It is therefore not a surprise that by 2010, next wave was starting to gather steam. Having tried outsourcing and built software captives, true software techno-entrepreneurs were starting to look at a new challenge. This time, it was nothing less than the holy-grail of any company calling itself a technology company - the product R&D.
Today, more than 1000 software product start-ups are trying their luck in India that are looking to leverage software in their core offering. Indian software product companies like Quick Heal, Tally, Fusion Charts and KamatSoft have made their mark with their products and productized services, each in their own way!
Quick Heal was essentially a customer focused PC maintenance services company, when its owner Kailash Katkar realized that the customer PCs needed more maintenance due to growing spread of viruses from internet. Quick Heal's story could have been legendary just on how Kailash saw an opportunity for an Indian made anti-virus software, given the high cost of imported Symantec and Norton offerings at that time, and that his brother Sanjay developed not only the initial versions of their anti-virus but also the innovation that followed, and it became a huge success. But it is their decision to go head-to-head with global giants, get them to reduce price in India and then Quick Heal to start moving on to their global competitors' backyard, is what seals its leadership place in this third wave of Indian Software Revolution.
Tally has grown from an accounting package for SME's to a complete business software for all types and sizes of businesses. Today, the company providing innovative and easy to use business solutions to more than 20,00,000 businesses across 94 countries. Pallav Nadhani's Fuision Chart is a story still in making in that the wonder kid's charts for grown-ups continues to grow their share of the market segment worldwide. Girish Kamat’s KamatSoft focused on providing enterprise software with some serious fire power of mathematical optimization for solving the challenges of local industries– optimizing manufacturing supply chain using mixed integer based optimization algorithms for customers like Reliance Industries and Titan Laboratories. These early examples deemonstrate that Indian Software Product makers are capable to build some of the most technically complex software for local customers and then take them global.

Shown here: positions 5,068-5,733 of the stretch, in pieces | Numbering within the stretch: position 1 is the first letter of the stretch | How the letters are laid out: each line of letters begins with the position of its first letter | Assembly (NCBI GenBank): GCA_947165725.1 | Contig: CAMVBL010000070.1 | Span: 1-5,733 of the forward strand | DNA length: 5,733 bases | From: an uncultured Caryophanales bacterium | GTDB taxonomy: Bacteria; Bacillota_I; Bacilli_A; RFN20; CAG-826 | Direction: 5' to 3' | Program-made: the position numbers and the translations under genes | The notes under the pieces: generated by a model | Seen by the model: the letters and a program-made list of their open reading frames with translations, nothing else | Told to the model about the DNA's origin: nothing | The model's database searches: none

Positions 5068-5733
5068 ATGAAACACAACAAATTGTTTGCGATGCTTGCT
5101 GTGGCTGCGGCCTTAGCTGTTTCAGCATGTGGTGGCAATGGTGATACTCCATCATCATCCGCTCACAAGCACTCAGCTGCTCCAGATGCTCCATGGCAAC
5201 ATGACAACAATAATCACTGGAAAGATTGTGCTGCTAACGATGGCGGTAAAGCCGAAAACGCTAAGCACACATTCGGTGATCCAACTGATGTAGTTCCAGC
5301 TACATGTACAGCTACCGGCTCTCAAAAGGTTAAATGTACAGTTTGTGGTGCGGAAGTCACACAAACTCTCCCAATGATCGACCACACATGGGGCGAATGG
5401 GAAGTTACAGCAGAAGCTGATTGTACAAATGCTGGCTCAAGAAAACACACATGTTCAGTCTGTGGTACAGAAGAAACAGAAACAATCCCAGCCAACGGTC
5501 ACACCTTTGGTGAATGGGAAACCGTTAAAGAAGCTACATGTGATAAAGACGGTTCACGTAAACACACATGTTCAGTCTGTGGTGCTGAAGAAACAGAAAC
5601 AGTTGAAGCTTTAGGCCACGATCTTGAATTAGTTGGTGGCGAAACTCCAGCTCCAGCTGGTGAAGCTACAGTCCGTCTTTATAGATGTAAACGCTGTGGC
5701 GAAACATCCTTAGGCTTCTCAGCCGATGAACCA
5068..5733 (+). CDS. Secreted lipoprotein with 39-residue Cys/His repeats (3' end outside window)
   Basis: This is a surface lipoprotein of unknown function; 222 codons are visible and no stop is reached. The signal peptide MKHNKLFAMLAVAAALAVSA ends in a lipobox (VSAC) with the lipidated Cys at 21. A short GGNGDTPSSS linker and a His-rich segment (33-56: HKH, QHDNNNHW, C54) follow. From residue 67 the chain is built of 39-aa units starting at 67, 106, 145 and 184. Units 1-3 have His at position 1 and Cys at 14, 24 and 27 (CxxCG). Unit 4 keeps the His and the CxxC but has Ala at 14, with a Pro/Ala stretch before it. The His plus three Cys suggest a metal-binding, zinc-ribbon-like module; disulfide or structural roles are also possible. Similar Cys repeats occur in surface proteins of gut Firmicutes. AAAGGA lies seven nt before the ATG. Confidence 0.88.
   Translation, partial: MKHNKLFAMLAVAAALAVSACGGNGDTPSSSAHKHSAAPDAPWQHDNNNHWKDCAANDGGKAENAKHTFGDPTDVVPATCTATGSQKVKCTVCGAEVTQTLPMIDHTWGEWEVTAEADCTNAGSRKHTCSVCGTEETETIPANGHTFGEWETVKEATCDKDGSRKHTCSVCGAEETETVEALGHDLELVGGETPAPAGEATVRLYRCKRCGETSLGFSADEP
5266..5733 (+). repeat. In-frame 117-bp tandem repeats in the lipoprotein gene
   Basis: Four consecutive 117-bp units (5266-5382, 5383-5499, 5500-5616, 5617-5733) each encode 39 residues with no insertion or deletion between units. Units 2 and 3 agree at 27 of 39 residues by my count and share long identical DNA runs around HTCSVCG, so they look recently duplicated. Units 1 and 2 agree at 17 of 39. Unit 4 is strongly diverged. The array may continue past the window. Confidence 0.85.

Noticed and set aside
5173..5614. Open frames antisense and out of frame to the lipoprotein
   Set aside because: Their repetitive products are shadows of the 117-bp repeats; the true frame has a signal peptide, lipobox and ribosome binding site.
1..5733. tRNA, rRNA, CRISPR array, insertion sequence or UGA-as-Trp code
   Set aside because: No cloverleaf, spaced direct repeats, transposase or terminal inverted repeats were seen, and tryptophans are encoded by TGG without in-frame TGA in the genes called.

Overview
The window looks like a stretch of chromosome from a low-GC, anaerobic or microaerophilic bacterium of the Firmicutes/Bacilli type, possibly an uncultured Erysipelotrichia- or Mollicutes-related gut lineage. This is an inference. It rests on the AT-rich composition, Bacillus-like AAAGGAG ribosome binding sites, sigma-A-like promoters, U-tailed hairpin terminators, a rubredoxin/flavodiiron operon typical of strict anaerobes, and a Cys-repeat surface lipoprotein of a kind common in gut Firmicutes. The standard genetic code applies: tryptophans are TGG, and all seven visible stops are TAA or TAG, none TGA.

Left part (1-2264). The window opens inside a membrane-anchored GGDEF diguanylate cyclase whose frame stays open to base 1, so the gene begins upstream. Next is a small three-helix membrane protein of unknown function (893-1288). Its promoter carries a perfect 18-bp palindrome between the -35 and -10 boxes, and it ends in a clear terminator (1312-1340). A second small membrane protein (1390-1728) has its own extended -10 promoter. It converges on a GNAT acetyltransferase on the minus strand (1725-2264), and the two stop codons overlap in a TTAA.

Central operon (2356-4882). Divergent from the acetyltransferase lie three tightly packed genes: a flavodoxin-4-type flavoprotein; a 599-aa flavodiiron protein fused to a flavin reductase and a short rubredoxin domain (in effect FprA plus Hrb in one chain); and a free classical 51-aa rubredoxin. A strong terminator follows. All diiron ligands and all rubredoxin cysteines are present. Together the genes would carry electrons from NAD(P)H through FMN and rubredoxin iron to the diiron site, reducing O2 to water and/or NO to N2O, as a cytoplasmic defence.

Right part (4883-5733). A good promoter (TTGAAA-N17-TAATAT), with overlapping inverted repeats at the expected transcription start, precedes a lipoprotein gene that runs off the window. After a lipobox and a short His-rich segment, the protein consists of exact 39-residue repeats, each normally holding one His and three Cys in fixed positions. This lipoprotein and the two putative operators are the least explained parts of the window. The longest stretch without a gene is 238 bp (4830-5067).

With the experience of outsourcing, knowledge from the captives, Indian Software Industry is getting its the third wind, propelling it into this third wave- Indian Software Product Companies with product R&D done in their backyard. If Bill’s Microsoft was disruptive to brick and mortar global giants, Kailash’s Quick Heal and Bharat’s Tally are providing a preview of how Indian Software Product wave is about to disrupt the world again. Get ready for the software products and productized services from India!